Books

I finished up several books over the last two weeks; let’s just chat about two of them, okay?

I was so in love with World of Wonders when I started reading it. I just loved the way the author blended her joy with the natural world with her family and life experiences. Then as I read more I began to become less charmed as her interactions with nature seemed more forced and some of the magic was slipping away in her writing. By the end of the book I had gotten over her and was thinking that I could do better job writing about my own love of nature and my blended experiences. The author shared experiences from trips around the world; for me the continual moments of joy that have been my encounters with nature that are truly home grown. I was thinking of all of this as I drove east last week and passed a big herd of pronghorn antelope grazing in the Plains Conservation Center near my house. Pronghorn antelope!! I love pronghorns… I could tell you stories about pronghorns… I hadn’t seen pronghorns for at least three years, and there they were, two large groups, just as I was thinking about writing about my lifelong love of all things biological. It’s a sign. Be prepared for some upcoming “Tales of a Biogeek” on the blog.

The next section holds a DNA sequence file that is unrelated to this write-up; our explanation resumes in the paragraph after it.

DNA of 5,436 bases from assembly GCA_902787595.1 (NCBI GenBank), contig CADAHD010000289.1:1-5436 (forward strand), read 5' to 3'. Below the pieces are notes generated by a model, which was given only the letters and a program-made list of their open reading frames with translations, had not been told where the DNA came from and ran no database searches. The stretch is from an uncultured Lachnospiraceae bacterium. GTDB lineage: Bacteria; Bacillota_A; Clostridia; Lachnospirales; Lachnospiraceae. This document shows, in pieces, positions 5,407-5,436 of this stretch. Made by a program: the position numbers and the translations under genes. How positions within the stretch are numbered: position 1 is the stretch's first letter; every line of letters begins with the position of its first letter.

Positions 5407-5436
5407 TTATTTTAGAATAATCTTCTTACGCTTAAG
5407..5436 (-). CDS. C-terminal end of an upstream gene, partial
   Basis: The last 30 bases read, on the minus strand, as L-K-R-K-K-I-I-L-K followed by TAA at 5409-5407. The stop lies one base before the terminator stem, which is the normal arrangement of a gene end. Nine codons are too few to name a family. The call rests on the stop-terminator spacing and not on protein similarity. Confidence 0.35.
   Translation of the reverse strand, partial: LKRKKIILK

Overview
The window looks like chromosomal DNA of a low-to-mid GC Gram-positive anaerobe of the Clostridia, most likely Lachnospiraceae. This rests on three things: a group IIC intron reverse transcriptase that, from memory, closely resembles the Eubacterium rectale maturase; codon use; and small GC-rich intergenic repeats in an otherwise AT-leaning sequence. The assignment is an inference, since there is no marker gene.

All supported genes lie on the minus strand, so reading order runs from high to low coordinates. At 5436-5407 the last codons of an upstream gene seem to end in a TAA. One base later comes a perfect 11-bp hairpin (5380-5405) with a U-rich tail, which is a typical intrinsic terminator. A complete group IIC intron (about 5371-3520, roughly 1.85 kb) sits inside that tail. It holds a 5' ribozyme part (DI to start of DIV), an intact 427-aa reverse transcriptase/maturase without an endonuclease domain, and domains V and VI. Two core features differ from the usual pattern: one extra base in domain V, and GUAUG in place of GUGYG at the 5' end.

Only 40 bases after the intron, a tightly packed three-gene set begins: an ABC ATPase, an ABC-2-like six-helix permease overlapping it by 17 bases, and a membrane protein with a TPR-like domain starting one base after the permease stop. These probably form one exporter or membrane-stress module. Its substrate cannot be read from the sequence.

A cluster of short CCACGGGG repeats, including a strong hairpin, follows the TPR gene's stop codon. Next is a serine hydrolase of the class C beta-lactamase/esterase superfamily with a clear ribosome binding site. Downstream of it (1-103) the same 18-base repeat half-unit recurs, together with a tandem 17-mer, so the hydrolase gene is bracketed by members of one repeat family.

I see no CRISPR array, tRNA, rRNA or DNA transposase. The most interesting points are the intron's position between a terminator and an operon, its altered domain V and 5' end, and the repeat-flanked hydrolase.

Now to chat for a few minutes about We Begin at the End. Why did I read a book with a quote on the cover about breaking readers’ hearts? Oh, it also said that it was impossible to not keep turning the pages. Well, that part was also true. This book, constructed so cleverly that even the most astute mystery reader will miss some of the underlying themes, is a tragedy of Shakespearian proportions. The town in this book and the inhabitants are, quite frankly, broken. Badly broken to the point of being almost incapable of functioning, and yet they do somehow. Tragedies in the past have set in motion a series of events that bring unintended consequences that are both catastrophic and ironic for all of the main characters. My heart was broken, but at the same time there was a type of peace and balance in the ending. What a mess these people made of their lives; what a story this book tells. I miss my book group sooo much as this was absolutely a book that should be talked about with other readers.

Hey, did you know that today is National Respect Your Cat day? Yeppers, it is. Here are all the cats in my life in their most “You may now respect me” poses.

Hannah and my Grandkitties Jonesy and Maya will now accept your respect!!

Have a great week everyone!

Read a little, knit a little, and garden like your heart can’t live without it.